For decades now, whenever my travels have taken me on an ocean voyage, people have told me about the proverbial “green flash” that is supposed to happen when the last sliver of the3 sun’s disk is about to sink into the ocean horizon. “Yeah, right”, was my reaction. I figured this was nothing but fake news.
I was asked to speak to the delightful Harford County, Maryland, Photography Club (led by visionary Steve Sattler) at the end of last year. Specifically, they asked me to address the issue of the journey one should be on to be a better photographer. Believe me, I thought deeply about this talk, as it is a topic that is dear to my heart as a photography educator. Here is what I came up with, but it’s obviously the opinion of only one photographer. Feel free to leave your own thoughts in the comments/discussion section.
When we first installed our twin Canon ProGraf 1000 printers 18 months ago, I promised to keep readers posted on how they did. Since that time we have put them through a half-dozen fine art printing workshops, countless individual client prints and many tests that we constantly do with our wonderful sponsor, Moab Fine Art Papers (a division of Legion Paper).
What photographer doesn’t need a travel tripod? There are times when lugging an 11-pound monster tripod just doesn’t cut it, as in touring the crowded streets of Rome or photographing a spelunking trip or trekking for two weeks in Nepal. But the field of travel tripods today is so vast, how does one choose?
I was once asked by an interviewer what I thought the most difficult job in photography is. I have to admit that the question stumped me. Getting up for sunrise entered my mind. Hiking for three days with a 30-pound photo backpack to get a single shot? Telling one’s spouse that you are about to spend $30,000 on a new Hasselblad digital camera system?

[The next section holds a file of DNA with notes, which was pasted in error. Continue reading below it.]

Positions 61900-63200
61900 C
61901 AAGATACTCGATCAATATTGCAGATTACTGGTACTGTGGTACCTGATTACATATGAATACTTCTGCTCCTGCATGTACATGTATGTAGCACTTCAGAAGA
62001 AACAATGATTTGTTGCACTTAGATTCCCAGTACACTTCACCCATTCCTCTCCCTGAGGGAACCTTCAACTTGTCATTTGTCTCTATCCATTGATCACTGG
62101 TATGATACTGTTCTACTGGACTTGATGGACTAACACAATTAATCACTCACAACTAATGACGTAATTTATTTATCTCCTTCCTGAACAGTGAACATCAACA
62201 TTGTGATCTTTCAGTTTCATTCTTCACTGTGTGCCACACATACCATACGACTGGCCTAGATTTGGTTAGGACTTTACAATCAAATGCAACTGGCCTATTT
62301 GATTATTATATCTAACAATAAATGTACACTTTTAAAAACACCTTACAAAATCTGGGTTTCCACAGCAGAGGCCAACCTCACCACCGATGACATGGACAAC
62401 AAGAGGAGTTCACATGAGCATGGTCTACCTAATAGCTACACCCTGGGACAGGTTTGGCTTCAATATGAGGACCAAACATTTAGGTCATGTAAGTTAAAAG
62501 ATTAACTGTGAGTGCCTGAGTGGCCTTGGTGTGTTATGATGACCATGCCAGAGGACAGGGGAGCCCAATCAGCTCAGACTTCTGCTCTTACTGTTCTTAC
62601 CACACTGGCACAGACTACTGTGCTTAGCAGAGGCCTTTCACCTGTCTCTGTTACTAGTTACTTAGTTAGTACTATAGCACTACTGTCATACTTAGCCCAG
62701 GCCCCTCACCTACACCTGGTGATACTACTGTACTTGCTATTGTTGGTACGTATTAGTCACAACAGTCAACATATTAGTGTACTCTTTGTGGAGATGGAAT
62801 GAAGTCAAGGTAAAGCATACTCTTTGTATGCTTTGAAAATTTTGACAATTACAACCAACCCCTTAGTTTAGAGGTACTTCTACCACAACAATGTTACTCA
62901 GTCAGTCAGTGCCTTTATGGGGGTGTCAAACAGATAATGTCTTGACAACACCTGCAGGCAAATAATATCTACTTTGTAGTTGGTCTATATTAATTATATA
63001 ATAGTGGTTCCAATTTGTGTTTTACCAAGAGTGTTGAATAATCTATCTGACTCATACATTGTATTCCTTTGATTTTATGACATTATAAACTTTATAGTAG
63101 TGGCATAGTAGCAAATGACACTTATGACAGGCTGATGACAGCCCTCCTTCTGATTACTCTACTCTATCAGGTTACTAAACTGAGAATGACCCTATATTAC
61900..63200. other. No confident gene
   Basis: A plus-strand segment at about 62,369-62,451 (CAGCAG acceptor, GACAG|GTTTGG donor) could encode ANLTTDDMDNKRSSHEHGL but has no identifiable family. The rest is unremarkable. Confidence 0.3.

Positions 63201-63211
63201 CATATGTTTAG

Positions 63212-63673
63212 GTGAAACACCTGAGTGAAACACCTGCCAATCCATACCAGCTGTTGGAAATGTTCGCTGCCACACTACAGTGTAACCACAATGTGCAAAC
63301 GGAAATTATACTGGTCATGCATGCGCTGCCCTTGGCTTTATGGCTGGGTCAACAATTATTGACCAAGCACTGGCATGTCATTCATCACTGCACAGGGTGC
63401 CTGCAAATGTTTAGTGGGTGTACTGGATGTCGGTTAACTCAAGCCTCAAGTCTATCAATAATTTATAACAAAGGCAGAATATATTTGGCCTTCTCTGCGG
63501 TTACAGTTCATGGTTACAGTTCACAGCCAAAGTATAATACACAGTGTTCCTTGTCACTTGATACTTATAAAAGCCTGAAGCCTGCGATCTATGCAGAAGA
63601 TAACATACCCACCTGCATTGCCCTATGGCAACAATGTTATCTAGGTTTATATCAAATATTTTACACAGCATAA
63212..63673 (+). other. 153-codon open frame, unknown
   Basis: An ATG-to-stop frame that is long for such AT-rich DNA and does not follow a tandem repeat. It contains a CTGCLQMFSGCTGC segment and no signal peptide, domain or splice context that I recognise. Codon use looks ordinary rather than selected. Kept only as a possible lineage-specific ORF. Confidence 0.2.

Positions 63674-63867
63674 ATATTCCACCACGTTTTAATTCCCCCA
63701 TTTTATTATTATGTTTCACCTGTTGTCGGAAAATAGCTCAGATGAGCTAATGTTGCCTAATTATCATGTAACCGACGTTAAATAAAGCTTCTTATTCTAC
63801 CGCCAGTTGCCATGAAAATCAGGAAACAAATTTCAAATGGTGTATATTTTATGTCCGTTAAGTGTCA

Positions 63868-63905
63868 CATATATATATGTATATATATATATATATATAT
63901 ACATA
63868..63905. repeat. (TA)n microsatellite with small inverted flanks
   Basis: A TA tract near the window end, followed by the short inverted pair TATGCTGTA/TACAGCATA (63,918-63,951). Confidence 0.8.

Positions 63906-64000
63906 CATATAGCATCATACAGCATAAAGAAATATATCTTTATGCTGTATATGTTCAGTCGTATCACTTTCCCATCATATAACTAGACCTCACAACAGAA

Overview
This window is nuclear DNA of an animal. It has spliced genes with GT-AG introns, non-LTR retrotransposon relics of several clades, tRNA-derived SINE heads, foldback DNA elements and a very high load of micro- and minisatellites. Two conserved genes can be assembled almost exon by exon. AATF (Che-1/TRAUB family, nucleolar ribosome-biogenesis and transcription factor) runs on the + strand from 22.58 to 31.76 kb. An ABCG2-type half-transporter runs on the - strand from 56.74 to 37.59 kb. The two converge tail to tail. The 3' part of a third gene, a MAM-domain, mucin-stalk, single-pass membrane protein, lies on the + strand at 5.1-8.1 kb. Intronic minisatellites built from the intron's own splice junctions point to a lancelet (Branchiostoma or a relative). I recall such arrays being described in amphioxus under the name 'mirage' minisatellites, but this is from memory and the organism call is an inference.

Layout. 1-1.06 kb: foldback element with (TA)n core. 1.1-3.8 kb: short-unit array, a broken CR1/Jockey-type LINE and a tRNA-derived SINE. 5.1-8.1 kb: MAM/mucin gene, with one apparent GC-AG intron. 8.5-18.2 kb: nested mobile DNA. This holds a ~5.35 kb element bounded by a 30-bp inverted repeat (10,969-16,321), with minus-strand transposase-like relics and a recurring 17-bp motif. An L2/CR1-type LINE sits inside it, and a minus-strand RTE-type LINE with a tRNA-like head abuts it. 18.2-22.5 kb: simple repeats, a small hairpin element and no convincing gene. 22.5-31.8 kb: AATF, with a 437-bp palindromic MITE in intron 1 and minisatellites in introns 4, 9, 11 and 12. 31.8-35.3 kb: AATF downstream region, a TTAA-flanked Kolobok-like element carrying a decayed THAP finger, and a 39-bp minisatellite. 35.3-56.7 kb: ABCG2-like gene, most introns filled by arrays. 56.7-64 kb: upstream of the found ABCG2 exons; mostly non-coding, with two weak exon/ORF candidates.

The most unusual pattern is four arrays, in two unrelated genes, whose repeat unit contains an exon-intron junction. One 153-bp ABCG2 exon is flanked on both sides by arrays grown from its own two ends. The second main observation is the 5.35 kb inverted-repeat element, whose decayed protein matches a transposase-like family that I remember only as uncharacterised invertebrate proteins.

Over the past fifty years I’ve worked with hundreds of photographers, from rank novices to exceptional pros. I have also led photo workshops and tours for many hundreds more. In each of these settings I get to observe photographers working landscapes, taking portraits, creating moods, you name it. So, I think I’ve earned the right to make some comments and suggestions on what I’ve observed. Here goes and please, if you recognize yourself in these tongue-in-cheek descriptions please do not take offense. Maybe just think of it as fake news or alternate facts.
Since I’m a travel photographer and writer, I was asked to nominate my favorite beaches for a compendium that is published online and that gets worldwide media attention. The results were just released to much fanfare. This website polls lots of travel professionals to determine the world’s 50 best beaches, so I guess I shouldn’t feel guilty about weighting the contest with my biases.
For my money, a beach isn’t really for sunbathing, swimming, relaxing or building sand castles. My ratings for a beach revolve around one simplistic notion; is it absolutely great for photography? I’m sure that I’m probably the only reviewer who makes his picks with so narrow a focus, but hey, they asked.
As it turns out, a couple of my picks made it to the final list of the Top Fifty. That’s probably because those very same places offer much more than just photo opps. I rarely notice that, though, since I’m usually at those beaches at sunrise or sunset.
In fact, I admit that it’s probably kinda sad that beaches, for me, serve such a utilitarian purpose. So, here’s my goal for 2018. Between sunrise and sunset I will make a determined effort to enjoy just relaxing on one of those “50 Best Beaches”. Yes, just relax. I can see myself doing that already.
Hmmm, those images I just took at sunrise, maybe I should upload them into my computer. I should really be cleaning my lenses right now. Whoa, maybe I should look at the beach from another camera angle…
Note: all images here were taken by me over the past several decades.
Fall is one of my favorite times of year, and not only because of the glorious foliage, nor the crisp, cool weather. Since I’ve been a child I have been fascinated by one insect above all; the amazing and complicated Praying Mantis. And every fall they put on a display that can only be described as awesome. The only problem is it involves love, deceit and cruelty. Reality show, anyone?
I generally do not consider myself a scaredy-cat, afraid to take prudent risks. The operative word is prudent.
On a recent trip to Peru, I happened to look up as we drove down a rural road. I noticed a group of climbers scaling an absolutely vertical cliff face. Wanting to see where they were climbing, I pulled over. And much to my shock, I saw this.